Throughout the event all of our QSOs were logged in N1MM. To highlight the stations contacted and provide a visual representation of the days proceedings club member Luke VA7LWE had designed a piece of software that interacted with the log in N1MM. His program ‘Visual QTH’ will listen for log traffic that N1MM generates over IP. (N1MM will send log contacts over IP to other instances of the software on the same network so as to keep the logs upto date on each station if running multi-multi, this avoids dupes).

Luke’s software extracts information from the log and correlates it with information from the database. Each QSO is presented as a point on a global map and with distances between your QTH and the station contacted calculated. The software also pulls up a QSL card and website of the station contacted (if available) and displays them in a scrollable list. To top it off the software announces each contact in cw and computer generated voice! We had the software running from a laptop projecting onto a large screen in a room adjacent to the radio-room. This allowed visitors to visualise the QSOs as they were being made. Read more about Visual QTH here.

At about 2am I switched over to 40m on the second 756 station. Things were slow here and once the Asian shortwave broadcasters kicked in around 3am the band became unusable except for a little sliver between 7150 and 7200. Having never operated at this time of day before I decided it would be beneficial to stick around and watch how the bands develop if only for educational purposes.

With sunrise calculated for around 4.20am I expected conditions on all bands to change considerably before, during and after this period. I was especially interested to see how 20m would shape at this time in the morning, but it didn’t. I kept monitoring 20m, up and down the band. Nothing. Around 6.30am some Florida stations were weakly heard but far too weak to work. It took another full hour before I could begin making contacts again, working a few in far southern Florida.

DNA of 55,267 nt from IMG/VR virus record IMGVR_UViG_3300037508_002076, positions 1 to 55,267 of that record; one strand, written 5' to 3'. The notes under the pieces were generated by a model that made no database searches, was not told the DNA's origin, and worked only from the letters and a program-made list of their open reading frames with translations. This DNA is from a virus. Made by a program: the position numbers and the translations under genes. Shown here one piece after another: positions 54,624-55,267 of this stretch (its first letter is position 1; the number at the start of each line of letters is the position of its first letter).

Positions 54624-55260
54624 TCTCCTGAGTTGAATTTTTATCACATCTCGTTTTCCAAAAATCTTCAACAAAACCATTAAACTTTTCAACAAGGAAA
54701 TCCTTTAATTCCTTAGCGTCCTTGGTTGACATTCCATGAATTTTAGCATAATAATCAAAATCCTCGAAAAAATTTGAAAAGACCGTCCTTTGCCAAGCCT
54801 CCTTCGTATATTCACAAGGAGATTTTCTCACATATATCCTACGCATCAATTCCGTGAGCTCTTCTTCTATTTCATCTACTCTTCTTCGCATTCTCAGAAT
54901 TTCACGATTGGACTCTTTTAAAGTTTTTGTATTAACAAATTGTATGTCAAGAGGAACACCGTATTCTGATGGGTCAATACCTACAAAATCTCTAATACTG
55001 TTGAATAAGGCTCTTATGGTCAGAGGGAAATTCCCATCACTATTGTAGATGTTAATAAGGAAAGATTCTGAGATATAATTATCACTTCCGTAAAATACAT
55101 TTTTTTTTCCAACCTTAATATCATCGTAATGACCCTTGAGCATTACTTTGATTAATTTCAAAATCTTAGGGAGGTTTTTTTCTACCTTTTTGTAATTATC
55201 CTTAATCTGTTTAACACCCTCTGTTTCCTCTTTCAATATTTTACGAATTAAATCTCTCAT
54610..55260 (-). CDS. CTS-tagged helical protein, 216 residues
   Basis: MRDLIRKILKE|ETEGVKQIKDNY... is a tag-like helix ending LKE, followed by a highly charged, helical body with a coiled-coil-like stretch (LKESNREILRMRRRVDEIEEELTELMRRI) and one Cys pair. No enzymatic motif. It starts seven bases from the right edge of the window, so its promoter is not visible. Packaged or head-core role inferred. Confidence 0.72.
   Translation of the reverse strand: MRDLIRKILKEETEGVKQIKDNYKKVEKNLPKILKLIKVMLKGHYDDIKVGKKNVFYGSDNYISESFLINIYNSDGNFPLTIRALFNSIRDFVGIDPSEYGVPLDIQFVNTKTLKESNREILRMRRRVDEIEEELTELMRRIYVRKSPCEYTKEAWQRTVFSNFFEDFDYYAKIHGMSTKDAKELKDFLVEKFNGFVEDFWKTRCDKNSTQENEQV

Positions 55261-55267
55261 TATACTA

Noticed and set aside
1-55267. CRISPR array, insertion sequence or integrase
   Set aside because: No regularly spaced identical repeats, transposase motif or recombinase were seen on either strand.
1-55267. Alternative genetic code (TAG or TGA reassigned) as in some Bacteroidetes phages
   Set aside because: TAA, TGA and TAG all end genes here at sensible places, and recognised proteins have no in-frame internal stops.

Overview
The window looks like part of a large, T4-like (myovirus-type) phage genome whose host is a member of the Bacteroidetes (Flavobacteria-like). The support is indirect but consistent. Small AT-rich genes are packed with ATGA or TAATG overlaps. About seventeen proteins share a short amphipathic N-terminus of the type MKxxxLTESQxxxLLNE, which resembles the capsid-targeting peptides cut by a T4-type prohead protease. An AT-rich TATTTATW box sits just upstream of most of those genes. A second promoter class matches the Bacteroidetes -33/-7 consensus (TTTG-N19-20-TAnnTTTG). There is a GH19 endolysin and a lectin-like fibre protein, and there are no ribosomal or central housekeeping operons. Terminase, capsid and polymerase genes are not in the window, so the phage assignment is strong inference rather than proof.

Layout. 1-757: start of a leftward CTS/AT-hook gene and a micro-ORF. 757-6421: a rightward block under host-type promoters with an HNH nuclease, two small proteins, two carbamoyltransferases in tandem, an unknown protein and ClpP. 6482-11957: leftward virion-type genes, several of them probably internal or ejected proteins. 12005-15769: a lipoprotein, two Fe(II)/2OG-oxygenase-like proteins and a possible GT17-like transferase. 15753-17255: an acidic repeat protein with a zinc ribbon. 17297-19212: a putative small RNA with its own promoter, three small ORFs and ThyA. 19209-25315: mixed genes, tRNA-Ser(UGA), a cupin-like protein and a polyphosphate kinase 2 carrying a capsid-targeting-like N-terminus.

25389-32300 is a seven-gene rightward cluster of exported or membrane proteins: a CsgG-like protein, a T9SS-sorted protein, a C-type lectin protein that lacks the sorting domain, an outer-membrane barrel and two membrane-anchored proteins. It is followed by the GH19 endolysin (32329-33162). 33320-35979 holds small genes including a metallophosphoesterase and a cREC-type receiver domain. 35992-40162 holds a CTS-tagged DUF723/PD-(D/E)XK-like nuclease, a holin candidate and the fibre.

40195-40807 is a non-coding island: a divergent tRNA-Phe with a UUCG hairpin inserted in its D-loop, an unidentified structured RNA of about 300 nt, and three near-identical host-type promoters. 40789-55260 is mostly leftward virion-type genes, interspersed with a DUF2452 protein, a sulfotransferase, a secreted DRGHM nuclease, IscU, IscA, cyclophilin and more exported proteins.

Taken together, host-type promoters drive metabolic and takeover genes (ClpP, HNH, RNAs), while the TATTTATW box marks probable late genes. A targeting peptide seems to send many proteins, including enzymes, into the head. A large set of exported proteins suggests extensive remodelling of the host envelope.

Gradually the pace of the QSOs quickened as the band opened up on the South East US. However what surprised me was how long it took for 20m to ‘warm up’. It was a full four hours after sunrise before the band would be what I would call ‘usable’ at about 8am. Granted I have never experienced 20m at this time of day before but it was a bit of a surprise.

With a only hours left in the event and a QSO hungry shift coming on stream in the morning I decided to call it quits and head for my bed. It was a very enjoyable night overall. I really familiarised myself with the ProIII on this event and I’ve found a comfortable operating zone with the controls I need the most, VFO, AF gain, noise reduction, passband tuning and notch. If every radio only had those I’d be happy.